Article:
Informace o publikaci

Past & Future of Stroke Care in Europe



Rok publikování 2017
Druh Článek v odborném periodiku
Časopis / Zdroj Oruen - The CNS Journal
Fakulta / Pracoviště MU

Lékařská fakulta

Obor Neurologie, neurochirurgie, neurovědy
Klíčová slova Stroke; Registries; Continuous Quality Improvement; European Stroke Organisation; tPA; stroke unit; quality; disparities; thrombolysis; ESO-EAST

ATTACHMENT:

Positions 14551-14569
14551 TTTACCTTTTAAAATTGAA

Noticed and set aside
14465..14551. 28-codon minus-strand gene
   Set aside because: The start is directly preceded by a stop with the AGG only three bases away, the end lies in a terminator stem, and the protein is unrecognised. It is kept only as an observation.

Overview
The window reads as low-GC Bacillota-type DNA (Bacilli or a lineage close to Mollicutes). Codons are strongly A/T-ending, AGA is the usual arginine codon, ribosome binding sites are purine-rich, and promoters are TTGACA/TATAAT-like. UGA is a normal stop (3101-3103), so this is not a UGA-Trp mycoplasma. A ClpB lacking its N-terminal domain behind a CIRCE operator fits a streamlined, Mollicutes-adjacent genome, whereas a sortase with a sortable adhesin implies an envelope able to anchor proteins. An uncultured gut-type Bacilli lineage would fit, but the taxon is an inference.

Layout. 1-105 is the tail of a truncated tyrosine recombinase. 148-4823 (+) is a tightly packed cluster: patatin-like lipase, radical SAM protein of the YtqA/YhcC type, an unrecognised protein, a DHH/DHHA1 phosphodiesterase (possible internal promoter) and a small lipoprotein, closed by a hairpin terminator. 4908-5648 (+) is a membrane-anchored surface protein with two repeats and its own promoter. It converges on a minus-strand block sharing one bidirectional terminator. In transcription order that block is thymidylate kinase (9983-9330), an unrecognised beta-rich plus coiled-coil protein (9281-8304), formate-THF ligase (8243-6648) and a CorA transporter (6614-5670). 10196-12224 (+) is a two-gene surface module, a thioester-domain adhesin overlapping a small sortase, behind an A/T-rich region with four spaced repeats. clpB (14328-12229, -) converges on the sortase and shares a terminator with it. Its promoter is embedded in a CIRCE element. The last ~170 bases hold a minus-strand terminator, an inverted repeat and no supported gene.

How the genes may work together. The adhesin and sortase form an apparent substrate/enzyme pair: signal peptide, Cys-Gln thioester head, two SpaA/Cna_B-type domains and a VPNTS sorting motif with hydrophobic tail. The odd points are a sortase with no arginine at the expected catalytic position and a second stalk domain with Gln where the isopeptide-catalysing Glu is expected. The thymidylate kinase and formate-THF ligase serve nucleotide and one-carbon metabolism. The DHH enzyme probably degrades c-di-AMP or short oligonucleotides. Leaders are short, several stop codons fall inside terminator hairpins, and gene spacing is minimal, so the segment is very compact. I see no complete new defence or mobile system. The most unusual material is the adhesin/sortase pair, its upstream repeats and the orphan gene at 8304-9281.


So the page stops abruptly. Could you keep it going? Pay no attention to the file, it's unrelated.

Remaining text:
Popis Cardiovascular diseases, including stroke, are the leading cause of death in the European Union (EU), responsible for more than 4 million deaths in 2013 and accounting for 45% of all deaths. Coronary heart disease (CHD) and stroke account for the majority CVD-related deaths, with 1.8 million deaths from CHD and 1 million from stroke annually. In the past 20 years, there have been significant advances in the prevention and treatment of primary and secondary stroke. Yet there are wide disparities in the incidence of stroke and stroke-related morbidity and mortality throughout the EU, with quality dependent on a region’s uptake of these best practices. Imbalances include the percentage of patients who receive thrombolysis, are treated in stroke units, and have access to mechanical thrombectomy. To address these disparities, several organizations throughout the EU are implementing the use of registries as part of continuous quality improvement efforts designed to improve the quality of stroke care. Registries include those from the Safe Implementation of Thrombolysis in Stroke-Monitoring Study (SITS-MOST), which contains data on 6,500 stroke patients; the European Stroke Organisation’s registry, which sets criteria hospitals must meet to receive enhanced levels of care designation; and the Registry of Stroke Care Quality (RES-Q), a multinational, registry-based study to document the impact of improving the uptake of evidence-based interventions shown to improve the quality of stroke care and outcomes. These and other efforts to improve stroke care in the EU face numerous challenges, however, particularly the diversity of resources and health system structures in member countries. Overcoming these barriers will require that representatives of various countries learn to work together towards the common goal of reducing strokes and improving outcomes.

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